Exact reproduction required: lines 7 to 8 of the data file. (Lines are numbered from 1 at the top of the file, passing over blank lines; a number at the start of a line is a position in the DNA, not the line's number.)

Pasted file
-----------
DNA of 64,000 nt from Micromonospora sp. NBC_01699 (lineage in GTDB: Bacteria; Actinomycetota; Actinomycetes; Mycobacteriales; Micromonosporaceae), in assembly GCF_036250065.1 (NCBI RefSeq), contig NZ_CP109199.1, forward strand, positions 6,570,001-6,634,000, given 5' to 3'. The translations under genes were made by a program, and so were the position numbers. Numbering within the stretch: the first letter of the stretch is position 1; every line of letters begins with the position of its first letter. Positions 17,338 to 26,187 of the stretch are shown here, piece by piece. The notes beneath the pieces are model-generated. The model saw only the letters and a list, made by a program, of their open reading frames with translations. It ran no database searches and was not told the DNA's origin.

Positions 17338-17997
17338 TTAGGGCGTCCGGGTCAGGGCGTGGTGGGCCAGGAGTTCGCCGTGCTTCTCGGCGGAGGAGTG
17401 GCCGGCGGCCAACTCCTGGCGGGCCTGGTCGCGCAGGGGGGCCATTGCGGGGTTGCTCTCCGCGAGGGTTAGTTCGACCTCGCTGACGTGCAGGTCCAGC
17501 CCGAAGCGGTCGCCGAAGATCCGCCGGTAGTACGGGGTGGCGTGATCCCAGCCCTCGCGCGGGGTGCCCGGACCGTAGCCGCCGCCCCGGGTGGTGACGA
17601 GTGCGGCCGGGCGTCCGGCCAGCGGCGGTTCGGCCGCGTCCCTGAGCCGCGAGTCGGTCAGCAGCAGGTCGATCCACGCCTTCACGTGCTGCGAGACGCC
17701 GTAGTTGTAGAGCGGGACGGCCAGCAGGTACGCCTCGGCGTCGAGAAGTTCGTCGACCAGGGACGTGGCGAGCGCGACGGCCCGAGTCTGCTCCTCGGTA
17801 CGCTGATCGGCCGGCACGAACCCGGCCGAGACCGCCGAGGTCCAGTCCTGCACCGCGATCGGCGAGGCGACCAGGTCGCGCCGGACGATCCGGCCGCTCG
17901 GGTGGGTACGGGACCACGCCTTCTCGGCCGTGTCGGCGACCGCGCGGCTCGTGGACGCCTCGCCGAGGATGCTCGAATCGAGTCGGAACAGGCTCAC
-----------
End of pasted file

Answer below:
17701 GTAGTTGTAGAGCGGGACGGCCAGCAGGTACGCCTCGGCGTCGAGAAGTTCGTCGACCAGGGACGTGGCGAGCGCGACGGCCCGAGTCTGCTCCTCGGTA
17801 CGCTGATCGGCCGGCACGAACCCGGCCGAGACCGCCGAGGTCCAGTCCTGCACCGCGATCGGCGAGGCGACCAGGTCGCGCCGGACGATCCGGCCGCTCG